- • Biochar has potential to be the best management practice for low fertility soils.
- • Biochar coating with organic materials can result in enhanced crop nutrient supply.
- • Biochar may accelerate the composting process and improve the end-product quality.
- • The influence of biochar varies strongly according to the types of feedstock/soil.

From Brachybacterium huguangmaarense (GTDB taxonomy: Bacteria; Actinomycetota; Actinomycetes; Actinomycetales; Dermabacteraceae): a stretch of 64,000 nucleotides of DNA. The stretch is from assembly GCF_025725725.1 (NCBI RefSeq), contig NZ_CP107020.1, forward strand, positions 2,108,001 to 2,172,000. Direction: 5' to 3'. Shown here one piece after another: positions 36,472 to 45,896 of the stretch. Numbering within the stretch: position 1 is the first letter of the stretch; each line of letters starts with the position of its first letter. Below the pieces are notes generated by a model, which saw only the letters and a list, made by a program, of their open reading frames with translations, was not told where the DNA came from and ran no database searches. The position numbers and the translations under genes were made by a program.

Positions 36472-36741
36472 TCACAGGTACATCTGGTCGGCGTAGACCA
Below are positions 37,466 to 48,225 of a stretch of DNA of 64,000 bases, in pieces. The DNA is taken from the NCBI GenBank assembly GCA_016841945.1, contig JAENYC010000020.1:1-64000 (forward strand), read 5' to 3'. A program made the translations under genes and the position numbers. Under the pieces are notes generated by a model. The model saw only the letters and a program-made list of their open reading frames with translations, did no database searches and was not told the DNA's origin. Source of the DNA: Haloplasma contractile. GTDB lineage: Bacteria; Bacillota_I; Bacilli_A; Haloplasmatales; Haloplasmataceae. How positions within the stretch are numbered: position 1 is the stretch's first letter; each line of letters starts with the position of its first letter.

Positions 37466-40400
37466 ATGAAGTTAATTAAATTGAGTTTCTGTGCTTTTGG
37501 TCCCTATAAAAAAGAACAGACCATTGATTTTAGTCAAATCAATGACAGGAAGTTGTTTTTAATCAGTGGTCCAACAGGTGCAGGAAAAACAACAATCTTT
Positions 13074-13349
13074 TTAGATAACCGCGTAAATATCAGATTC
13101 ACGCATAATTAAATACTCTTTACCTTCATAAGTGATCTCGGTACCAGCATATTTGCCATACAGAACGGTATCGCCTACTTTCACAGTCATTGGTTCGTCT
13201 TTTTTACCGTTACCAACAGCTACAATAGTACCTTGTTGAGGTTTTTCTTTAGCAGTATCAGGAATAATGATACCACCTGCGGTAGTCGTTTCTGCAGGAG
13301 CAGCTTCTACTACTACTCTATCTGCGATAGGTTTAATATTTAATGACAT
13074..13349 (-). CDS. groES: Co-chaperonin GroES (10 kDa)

Rapid industrial development and human activities have caused a degradation of soil quality and fertility. There is increasing interest in rehabilitating low fertility soils to improve crop yield and sustainability. Biochar, a carbonaceous material intentionally produced from biomass, is widely used as an amendment to improve soil fertility by retaining nutrients and, potentially, enhancing nutrient bioavailability. But, biochar is not a simple carbon material with uniform properties, so appropriate biochar selection must consider soil type and target crop. In this respect, many recent studies have evaluated several modification methods to maximize the effectiveness of biochar such as optimizing the pyrolysis process, mixing with other soil amendments, composting with other additives, activating by physicochemical processes, and coating with other organic materials. However, the economic feasibility of biochar application cannot be neglected. Strategies for reducing biochar losses and its application costs, and increasing its use efficiency need to be developed. This review synthesized current understanding and introduces holistic and practical approaches for biochar application to low fertility soils, with consideration of economic aspects.